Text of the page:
Telecom firms have requested for more time to apply stricter norms targeted at avoiding call drops, claimed the regulator. “They have not protested the new rules but they have requested for more time. They need to put in some networks. We will investigate their request,” claimed chairman of TRAI (Telecom Regulatory Authority of India), RS Sharma, to the media in an interview.
In the new rules subjected on August 18, TRAI set fines of almost Rs 10 Lakh for each circle in a quarter on operators being unsuccessful to meet benchmarks for voice quality. The voice service quality will now be calculated at the base station level as an alternative to the circle level. The norms, effective from later 2017, are also targeted at guaranteeing coverage in under-served regions.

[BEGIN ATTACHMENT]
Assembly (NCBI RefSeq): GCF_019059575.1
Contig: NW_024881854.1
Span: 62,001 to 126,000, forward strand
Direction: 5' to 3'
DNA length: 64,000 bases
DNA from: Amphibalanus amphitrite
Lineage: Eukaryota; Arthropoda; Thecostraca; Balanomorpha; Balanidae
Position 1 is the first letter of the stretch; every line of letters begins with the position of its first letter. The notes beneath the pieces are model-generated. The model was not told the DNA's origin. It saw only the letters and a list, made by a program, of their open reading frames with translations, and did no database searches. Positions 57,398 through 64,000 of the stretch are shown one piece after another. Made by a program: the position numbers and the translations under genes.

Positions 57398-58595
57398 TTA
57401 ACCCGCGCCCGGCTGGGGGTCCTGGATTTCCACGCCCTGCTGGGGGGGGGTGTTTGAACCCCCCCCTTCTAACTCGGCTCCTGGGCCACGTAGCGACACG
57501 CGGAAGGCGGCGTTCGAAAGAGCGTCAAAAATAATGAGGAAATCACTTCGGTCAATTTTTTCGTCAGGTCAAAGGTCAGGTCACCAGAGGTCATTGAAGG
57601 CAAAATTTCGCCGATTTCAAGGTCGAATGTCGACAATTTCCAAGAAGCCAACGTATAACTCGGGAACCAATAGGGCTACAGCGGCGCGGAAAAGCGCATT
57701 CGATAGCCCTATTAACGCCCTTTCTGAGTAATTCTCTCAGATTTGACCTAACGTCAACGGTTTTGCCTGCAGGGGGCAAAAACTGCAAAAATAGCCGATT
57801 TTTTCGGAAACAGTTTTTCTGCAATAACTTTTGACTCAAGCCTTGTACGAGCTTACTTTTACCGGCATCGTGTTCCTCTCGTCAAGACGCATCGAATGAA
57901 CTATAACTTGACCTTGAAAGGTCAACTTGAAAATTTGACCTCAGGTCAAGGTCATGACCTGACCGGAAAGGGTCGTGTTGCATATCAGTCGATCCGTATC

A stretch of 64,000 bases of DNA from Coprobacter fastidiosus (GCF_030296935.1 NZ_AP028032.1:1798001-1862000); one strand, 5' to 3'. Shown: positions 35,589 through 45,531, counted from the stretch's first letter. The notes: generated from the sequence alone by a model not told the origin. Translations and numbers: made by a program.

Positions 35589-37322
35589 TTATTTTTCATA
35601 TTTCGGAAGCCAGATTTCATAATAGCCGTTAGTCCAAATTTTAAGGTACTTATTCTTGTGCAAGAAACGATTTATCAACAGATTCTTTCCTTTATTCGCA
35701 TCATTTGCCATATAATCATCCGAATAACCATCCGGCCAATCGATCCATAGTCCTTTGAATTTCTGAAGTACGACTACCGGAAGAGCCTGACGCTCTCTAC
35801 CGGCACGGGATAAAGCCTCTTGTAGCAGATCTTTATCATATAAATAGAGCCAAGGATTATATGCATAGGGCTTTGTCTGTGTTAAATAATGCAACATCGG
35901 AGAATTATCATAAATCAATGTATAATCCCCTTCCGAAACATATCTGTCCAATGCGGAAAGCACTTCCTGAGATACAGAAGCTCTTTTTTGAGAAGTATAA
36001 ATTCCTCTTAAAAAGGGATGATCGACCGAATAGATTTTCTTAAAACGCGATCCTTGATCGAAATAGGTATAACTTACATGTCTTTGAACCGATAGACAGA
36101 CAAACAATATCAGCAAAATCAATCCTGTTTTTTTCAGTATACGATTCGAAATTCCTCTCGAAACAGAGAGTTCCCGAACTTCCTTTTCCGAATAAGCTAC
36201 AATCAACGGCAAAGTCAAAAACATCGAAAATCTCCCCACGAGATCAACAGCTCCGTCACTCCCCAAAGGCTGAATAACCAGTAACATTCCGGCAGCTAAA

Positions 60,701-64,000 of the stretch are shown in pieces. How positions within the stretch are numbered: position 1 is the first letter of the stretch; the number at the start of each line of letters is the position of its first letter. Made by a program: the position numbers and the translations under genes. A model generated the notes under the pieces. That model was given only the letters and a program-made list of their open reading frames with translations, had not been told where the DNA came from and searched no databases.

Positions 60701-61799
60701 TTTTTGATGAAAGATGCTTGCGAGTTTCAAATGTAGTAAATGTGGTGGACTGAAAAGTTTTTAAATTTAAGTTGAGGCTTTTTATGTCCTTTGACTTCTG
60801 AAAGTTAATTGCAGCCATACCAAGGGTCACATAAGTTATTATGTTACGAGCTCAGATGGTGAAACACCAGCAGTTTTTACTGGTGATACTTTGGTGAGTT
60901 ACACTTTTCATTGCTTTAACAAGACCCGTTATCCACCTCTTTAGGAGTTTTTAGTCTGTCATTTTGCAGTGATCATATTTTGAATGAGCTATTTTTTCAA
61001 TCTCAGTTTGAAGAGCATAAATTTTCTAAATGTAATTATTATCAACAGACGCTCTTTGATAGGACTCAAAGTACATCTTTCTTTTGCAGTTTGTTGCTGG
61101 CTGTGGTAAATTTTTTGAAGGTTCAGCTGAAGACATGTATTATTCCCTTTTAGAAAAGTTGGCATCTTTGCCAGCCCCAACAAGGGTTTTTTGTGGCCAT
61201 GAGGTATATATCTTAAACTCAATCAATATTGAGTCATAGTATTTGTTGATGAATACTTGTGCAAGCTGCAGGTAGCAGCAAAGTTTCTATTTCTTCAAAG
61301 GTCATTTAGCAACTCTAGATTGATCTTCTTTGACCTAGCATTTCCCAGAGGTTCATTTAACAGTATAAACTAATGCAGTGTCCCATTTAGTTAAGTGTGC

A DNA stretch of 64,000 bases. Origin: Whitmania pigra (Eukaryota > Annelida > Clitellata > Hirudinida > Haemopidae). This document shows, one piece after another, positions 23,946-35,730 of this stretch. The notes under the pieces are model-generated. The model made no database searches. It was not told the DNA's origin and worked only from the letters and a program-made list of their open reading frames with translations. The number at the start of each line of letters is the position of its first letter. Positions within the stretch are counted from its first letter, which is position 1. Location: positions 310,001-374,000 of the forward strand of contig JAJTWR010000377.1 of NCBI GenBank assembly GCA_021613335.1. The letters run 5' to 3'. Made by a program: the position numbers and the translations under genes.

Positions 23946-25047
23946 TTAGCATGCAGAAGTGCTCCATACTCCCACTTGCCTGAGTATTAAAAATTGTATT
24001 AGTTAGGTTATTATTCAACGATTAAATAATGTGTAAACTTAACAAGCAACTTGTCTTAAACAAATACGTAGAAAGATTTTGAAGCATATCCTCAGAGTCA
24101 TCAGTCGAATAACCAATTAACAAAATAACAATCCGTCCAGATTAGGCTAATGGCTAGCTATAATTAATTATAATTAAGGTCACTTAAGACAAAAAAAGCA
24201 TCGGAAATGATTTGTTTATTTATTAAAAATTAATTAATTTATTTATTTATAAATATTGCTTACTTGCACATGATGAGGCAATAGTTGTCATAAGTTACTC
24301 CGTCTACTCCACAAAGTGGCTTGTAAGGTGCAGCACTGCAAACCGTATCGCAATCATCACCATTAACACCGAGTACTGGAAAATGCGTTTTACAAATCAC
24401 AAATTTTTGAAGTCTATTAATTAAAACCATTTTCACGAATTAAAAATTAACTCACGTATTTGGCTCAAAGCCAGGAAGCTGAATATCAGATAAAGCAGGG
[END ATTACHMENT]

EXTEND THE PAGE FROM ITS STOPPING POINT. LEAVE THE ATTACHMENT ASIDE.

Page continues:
They mandate telecom companies to give Rs 1–5 Lakh, relying on the degree of the breach, in a quarter. Infringements in successive quarters will lead to 1.5x the fine charged in the quarter one and 2x that if they carry on in the quarter three, subject to a limit of Rs 10 Lakh in a period of 3 Months.
The stricter and new rules on call drops are destined to conquer a shortcoming in the previous technique of assessing performance of a network in a service region over a month, which might mask separate cell sites that worked poorly or not at all on particular days. Consequently, although telecom companies met quality norms, some users still complained regarding call drops, TRAI claimed.
Graded fines, which will be charged on new benchmarks of the performance at the base station level, will be imposed from next year, a quarter post the rules starts. The period of 3 months till December end will be utilized for investigations of call drop data that telecom companies give to the regulator, TRAI claimed.
On the other hands, carriers claimed that the new policies might add to the difficulty of norms. They claimed that the regulator must not blame telecom companies alone as various factors, comprising the number of consumers at a time on the network, users being outdoors or indoors, and problems with handsets, might be accountable for call drops.